* Head circumference growing too fast.  For the past couple of months, Dr. B. has noticed Hannah’s head circumference is growing much faster than the rest of her body.  He was a bit concerned about it last month, and after seeing it still growing today, he wants to watch it for one more month.  I contacted Dr. Sidransky about this as well (there was talk of an MRI at her NIH visit but we decided against it because of sedation), and she made the following comment:  “We were interested in doing an MRI of the head because sometimes subtle hydrocephalus (enlargement of the brain ventricles) has been seen in children with Hannah’s mutation. That is why we discussed the sedation with you. It is not necessarily a common finding in neuronopathic GD, but with this observation regarding her head circumference, I feel that the study is clinically warranted, and we can do it when she is here. However, if other symptoms like vomiting or signs of pressure develop acutely and your physician becomes concerned, don’t delay because of the NIH visit. ”

* Motor Delays.  Dr. B. made the comment to me that from this point on, Hannah’s motor development, especially gross motor development, is going to go much slower than the normal child.  We are already seeing that with her hypotonia (low muscle tone) in her lower extremities and the need for orthotics.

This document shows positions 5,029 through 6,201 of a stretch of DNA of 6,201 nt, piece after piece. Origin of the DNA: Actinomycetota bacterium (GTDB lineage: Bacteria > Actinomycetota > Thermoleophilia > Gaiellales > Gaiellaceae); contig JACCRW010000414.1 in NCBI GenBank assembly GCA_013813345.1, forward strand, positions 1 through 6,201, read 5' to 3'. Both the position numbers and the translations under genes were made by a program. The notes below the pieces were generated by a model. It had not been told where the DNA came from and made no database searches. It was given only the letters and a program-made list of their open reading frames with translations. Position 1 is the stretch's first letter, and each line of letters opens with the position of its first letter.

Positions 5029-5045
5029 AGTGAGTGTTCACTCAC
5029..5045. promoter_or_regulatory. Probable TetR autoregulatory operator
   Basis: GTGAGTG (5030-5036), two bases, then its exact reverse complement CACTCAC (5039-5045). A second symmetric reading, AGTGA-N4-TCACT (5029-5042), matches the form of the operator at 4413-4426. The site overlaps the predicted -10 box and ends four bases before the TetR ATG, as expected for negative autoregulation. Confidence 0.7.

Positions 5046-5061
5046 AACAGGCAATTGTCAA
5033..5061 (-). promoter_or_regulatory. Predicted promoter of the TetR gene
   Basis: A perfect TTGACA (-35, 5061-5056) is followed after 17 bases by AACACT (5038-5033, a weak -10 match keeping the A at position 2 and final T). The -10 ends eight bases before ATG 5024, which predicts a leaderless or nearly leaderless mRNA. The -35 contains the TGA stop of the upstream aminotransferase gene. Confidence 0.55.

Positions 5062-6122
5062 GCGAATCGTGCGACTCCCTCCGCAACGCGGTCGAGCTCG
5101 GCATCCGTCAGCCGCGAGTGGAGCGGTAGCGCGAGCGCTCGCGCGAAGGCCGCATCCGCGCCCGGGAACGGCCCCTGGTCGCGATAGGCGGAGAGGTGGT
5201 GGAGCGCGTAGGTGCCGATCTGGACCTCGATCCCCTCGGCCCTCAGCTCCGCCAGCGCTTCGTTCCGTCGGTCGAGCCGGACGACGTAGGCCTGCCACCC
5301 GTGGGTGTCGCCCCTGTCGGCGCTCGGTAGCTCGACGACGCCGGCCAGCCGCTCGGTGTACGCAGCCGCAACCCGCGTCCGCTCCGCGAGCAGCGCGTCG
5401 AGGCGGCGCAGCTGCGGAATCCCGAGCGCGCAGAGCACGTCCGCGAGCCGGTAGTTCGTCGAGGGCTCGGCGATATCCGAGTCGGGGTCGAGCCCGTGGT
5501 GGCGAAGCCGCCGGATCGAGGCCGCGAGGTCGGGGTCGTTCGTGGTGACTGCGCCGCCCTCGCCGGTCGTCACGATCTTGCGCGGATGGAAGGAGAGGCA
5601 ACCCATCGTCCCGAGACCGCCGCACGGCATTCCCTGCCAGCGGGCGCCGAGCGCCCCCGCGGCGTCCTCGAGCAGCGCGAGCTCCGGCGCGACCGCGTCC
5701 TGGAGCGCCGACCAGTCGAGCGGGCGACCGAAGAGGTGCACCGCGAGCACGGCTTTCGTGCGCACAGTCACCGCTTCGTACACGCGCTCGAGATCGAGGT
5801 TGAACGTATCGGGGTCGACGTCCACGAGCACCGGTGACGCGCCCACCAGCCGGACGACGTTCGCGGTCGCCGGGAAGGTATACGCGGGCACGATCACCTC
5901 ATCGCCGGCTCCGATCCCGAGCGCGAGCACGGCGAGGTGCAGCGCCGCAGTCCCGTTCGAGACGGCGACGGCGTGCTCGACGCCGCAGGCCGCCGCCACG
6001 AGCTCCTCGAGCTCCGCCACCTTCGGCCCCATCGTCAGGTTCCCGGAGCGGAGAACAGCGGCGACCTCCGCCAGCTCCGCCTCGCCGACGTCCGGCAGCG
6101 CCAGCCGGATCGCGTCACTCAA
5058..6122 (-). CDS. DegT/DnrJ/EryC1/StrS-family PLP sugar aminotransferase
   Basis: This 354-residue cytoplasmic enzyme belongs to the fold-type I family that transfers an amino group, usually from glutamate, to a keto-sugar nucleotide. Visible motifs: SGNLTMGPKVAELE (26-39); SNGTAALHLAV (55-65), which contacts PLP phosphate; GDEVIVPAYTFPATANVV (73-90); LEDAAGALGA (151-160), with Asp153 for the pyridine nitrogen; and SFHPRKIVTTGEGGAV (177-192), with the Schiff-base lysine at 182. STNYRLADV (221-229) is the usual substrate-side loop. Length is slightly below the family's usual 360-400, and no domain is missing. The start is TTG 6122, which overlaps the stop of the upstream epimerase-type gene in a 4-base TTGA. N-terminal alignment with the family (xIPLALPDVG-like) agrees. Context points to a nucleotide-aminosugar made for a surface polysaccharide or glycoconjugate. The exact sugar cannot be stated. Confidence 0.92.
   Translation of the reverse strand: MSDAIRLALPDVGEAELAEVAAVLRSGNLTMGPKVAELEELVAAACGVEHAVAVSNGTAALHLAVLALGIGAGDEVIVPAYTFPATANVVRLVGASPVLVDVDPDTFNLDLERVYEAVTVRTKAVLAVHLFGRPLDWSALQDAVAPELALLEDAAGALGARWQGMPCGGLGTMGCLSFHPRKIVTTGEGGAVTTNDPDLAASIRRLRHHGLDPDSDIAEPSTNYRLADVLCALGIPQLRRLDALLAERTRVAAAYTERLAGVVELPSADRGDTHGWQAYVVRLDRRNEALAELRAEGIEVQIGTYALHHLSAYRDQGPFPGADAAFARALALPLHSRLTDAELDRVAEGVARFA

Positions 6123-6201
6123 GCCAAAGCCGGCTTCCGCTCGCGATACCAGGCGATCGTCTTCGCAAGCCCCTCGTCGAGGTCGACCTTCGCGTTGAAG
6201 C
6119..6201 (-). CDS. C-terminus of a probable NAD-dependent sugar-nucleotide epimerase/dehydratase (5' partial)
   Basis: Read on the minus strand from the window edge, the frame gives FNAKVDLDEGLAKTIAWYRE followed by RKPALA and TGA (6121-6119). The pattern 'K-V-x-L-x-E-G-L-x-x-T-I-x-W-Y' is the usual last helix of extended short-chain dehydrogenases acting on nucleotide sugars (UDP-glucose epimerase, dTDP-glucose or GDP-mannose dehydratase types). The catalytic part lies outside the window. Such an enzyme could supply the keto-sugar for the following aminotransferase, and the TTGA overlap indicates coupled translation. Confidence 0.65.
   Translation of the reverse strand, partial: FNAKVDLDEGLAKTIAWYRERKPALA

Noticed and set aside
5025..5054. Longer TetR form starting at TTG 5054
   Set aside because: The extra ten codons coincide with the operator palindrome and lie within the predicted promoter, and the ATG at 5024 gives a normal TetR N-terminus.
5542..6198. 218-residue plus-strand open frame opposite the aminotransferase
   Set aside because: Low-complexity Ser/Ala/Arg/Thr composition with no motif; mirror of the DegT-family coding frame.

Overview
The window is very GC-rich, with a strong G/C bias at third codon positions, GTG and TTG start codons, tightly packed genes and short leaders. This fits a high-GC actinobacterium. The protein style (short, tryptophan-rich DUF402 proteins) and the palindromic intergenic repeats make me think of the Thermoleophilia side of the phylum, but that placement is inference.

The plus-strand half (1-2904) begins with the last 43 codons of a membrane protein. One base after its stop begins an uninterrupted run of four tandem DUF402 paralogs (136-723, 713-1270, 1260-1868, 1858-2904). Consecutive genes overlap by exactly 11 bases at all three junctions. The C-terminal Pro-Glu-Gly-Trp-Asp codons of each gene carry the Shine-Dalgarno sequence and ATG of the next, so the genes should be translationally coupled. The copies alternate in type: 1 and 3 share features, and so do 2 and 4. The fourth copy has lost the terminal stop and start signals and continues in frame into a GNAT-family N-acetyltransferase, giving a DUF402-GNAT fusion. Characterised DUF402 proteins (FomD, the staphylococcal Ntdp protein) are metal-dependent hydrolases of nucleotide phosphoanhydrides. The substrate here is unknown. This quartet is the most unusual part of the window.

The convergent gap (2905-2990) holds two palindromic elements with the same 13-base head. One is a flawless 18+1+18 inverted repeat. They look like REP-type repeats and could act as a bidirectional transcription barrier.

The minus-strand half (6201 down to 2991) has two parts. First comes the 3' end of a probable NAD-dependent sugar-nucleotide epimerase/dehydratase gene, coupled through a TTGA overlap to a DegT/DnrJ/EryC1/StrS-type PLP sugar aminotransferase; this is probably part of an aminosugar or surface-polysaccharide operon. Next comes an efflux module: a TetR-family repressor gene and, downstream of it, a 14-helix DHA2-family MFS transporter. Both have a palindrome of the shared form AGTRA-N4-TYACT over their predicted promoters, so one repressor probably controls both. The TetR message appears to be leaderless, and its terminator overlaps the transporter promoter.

* Breathing issues.  This isn’t really new, but it is something we have been watching.  Basically, Hannah doesn’t cry like a normal baby.  She doesn’t wail, and she can’t scream because she just doesn’t have the lung power.  It is a combination of her lungs being smooshed for so long because her liver and spleen were so big and the hypotonia in her lungs and throat.  She also gets pretty winded after being active for about 5 to 10 minutes (like in therapy or playtime).  Unfortunately, this is where the possible trach would come in if things become more severe.  We just got to hope that they get stronger now that her liver and spleen are getting smaller.

* Ocular Motor Apraxia.  Nothing new to report there.  She has it, and she has supranuclear gaze palsy.  She is learning to thrust her head to get her eyes where they need to go quickly.  For example, if she hears something on the side of her, instead of just turning her head or her eyes like a normal person does, she thrusts her head and neck pretty hard to get her eyes there.

* Food issue.  Yes, we know she has neurological issues with her tongue.  She doesn’t know how to use it to eat solids.  We are working on that.  We are slowly seeing some progress, and when she is “on a roll,” she can finish a jar of baby food in about 45 minutes.  It just takes her a LOT of work to figure it out.  Dr. B. wants us to go to the 9-month+ formula in addition to the baby food.  We are still working with OT on this (actually, they are coming today!).

Just sucks… don’t know what else to say…